The company was aware that there must be a more efficient way of balancing the company‟s planning and scheduling needs but as everyone was always busy dealing with the current approach, nothing was done. Until that is, 2008 when the financial upheaval caused what Hoffmann describes as “all hell breaking loose” in terms of accuracy of future demand planning. The company quickly took the decision to move towards a data driven, quicker, more visible, decision making system that would allow it to react in a more agile and responsive manner. The problem was that both Hoffmann and Shirilla realized that this would involve much more than simply putting in an IT system. “Nothing was going to be able to do what I was currently doing in my head” explains Shirilla. This included the company‟s existing ERP system and added to the concerns Hoffmann had that the wrong system could easily become a constraint on the way the company already worked.

Hoffmann therefore spent a considerable amount of time working with Shirilla to understand everything he did from a scheduling perspective, what his needs and the company‟s needs were in this area, and added this knowledge to his own understanding of the company‟s planning and inventory management requirements. Armed with this, Hoffmann quickly found Preactor and met with Mike Liddell from Lean Scheduling International (LSI), a long established North American Preactor partner. Shirilla was shown Preactor, how it worked, was allowed to test it with test data and quickly concluded that he thought Preactor could do the job required.

Implementation therefore began in 2010 with LSI working in conjunction with a handpicked team from Samuel Strapping and a number of Syspro consultants in order to integrate Preactor with the existing Syspro ERP solution. From a system flow perspective, the aim was to use Preactor GMPS to handle the company‟s planning requirements, Syspro to drive MRP, and Preactor to do the localized scheduling. The schedule would be fed back into the plan which would give Samuel Strapping a synchronized, closed loop system that ties together the company‟s capacity and material constrains. Mike Liddell from LSI comments on the implementation. “We were the first company to use the Preactor Link developed with Missing Link Technologies to quickly and seamlessly integrate with Syspro ERP. We subsequently built a Preactor test environment within Syspro which allowed us to see what data from Syspro needed cleaning before pushing to Preactor and also allowed us to fine tune some of the specific scheduling rules Samuel Strapping required.”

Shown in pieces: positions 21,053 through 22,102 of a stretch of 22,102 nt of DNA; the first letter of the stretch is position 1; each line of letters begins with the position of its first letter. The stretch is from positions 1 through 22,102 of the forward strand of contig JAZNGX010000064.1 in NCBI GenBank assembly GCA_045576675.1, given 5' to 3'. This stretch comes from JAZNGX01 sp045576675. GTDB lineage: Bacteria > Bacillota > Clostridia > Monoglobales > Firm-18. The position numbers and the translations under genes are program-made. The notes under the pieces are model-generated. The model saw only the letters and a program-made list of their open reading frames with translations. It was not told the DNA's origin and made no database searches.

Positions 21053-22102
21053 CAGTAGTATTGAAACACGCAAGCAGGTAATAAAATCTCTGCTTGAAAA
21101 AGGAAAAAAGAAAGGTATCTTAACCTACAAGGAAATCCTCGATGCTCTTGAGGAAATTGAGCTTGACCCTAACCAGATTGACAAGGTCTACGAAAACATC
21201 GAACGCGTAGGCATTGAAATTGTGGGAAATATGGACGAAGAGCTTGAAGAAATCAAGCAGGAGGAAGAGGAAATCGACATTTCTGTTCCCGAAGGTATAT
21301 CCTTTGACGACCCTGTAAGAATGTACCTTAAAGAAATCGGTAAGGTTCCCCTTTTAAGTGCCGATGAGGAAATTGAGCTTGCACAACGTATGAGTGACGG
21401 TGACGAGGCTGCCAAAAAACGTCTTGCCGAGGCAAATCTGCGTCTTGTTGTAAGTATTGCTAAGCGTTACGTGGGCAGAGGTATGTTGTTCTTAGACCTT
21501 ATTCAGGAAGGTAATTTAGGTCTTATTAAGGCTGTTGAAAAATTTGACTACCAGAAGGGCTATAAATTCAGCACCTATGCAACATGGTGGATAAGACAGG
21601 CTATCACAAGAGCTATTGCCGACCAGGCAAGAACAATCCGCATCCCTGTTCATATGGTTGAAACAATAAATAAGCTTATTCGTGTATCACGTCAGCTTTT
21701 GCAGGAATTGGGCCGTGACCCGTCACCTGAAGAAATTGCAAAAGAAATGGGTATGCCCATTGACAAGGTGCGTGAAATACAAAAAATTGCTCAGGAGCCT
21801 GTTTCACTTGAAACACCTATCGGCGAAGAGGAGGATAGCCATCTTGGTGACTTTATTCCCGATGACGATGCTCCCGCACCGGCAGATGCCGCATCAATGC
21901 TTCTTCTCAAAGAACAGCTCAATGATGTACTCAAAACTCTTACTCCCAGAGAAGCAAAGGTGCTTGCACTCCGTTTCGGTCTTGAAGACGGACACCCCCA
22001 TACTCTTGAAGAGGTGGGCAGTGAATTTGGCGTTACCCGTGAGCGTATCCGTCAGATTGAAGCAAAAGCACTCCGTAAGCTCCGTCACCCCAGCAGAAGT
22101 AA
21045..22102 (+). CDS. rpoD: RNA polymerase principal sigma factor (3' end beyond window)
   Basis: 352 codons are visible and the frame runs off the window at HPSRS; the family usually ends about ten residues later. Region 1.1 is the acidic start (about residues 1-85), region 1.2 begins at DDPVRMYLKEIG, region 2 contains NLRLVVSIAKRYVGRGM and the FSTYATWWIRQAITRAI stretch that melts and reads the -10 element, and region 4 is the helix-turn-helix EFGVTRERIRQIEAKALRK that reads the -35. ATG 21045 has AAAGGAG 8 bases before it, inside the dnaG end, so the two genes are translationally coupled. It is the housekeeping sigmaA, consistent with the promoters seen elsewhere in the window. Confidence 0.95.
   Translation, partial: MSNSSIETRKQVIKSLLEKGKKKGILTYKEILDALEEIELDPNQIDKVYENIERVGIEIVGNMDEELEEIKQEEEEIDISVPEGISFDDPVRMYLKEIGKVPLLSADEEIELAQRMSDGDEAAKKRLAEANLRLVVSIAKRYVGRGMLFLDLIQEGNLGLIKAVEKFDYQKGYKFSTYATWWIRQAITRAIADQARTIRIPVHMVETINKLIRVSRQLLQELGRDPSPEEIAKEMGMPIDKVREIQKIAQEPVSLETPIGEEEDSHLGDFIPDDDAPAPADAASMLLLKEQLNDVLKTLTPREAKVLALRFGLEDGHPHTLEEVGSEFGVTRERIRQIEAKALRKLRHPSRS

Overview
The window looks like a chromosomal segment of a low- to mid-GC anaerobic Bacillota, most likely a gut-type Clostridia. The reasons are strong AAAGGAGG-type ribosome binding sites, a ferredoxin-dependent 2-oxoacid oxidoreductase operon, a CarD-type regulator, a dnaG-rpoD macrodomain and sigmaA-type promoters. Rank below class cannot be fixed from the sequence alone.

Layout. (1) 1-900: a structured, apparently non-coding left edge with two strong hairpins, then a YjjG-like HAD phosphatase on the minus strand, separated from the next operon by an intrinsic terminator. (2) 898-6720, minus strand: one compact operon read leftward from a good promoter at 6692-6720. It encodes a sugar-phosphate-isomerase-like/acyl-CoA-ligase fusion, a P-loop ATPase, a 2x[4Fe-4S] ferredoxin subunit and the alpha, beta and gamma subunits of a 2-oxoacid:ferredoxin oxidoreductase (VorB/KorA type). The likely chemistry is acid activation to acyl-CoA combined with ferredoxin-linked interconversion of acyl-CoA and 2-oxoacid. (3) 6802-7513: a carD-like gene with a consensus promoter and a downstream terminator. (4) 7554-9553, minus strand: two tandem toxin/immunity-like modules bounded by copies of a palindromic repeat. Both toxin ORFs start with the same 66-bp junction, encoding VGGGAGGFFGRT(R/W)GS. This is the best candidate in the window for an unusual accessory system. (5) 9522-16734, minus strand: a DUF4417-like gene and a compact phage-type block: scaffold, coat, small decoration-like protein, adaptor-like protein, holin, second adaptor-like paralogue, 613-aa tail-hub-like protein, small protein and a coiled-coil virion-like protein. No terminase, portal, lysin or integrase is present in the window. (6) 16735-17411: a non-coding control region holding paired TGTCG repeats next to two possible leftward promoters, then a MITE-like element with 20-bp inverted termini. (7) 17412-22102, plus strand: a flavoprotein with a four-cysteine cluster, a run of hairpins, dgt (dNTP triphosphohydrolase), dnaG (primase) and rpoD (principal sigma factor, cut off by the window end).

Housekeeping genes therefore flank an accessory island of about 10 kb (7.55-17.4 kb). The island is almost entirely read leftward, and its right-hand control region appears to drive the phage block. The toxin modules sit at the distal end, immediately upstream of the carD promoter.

A successful go-live was achieved in late 2010 and aside from the immediate increase in visibility across both medium and long term plans as well as the short term schedule, the system didn‟t have to wait long to comprehensively prove its value. As Hoffmann explains, “In the first 2 months of 2011, demand outstripped capacity by two thousand tons but we were still able to meet demand while running on much leaner inventory levels than we ever have had in the past.” He continues, “In the past, our approach was one of necessity which said „If in doubt, buy‟ but now because of the visibility and control Preactor brings us, we can be much leaner and more responsive which helps us meet both our inventory management objectives while maintaining smoothness of flow.”

Hoffmann recalls another time early in the company‟s use of Preactor where once again, it proved invaluable. “Mike had finally been able to take a vacation and we had a situation where demand spiked. Normally this would require Mike‟s expertise to advise how best to deal with this but even though I am not as skilled as he is I was able to use Preactor to make the right decision.” This decentralization of expert knowledge from one person to a system that can be used by others has also massively helped not just in generating plant wide visibility but also in enabling accurate, timely information to be communicated effectively and efficiently, something previously impossible. There have also been considerable time savings with Hoffmann estimating this to be the equivalent of removing 1.5 people‟s roles purely in terms of collating and entering information. This resource has been deployed elsewhere within the company which adds extra value for the same level of staffing. And it‟s not just in the day to day time savings where Preactor has proven itself of value. Based on the accuracy of, and trust placed in, the information from Preactor, strategic business decisions are also being taken. Hoffmann again, “We took the decision in June to not buy any more finished goods for the rest of the year because we could accurately see our future capacity commitments, thanks to Preactor.”

While still early days, Samuel Strapping has considerable future plans for Preactor beginning with rolling out the system to the other 2 manufacturing facilities in North America. Strategic planning will be handled centrally in Chicago with scheduling being handled on a local level at each plant with a continual exchange of data across the entire system. In terms of what Preactor currently means to Samuel Strapping, the last word however belongs to both Hoffmann and Shirilla. “We like it” says Shirilla, “every day we discover something new about Preactor that helps us.” “Without a tool like Preactor” adds Hoffmann, “I simply wouldn‟t be able to function in my role as Director of Inventory. And inventory is the single biggest investment our company makes – it really is that invaluable.”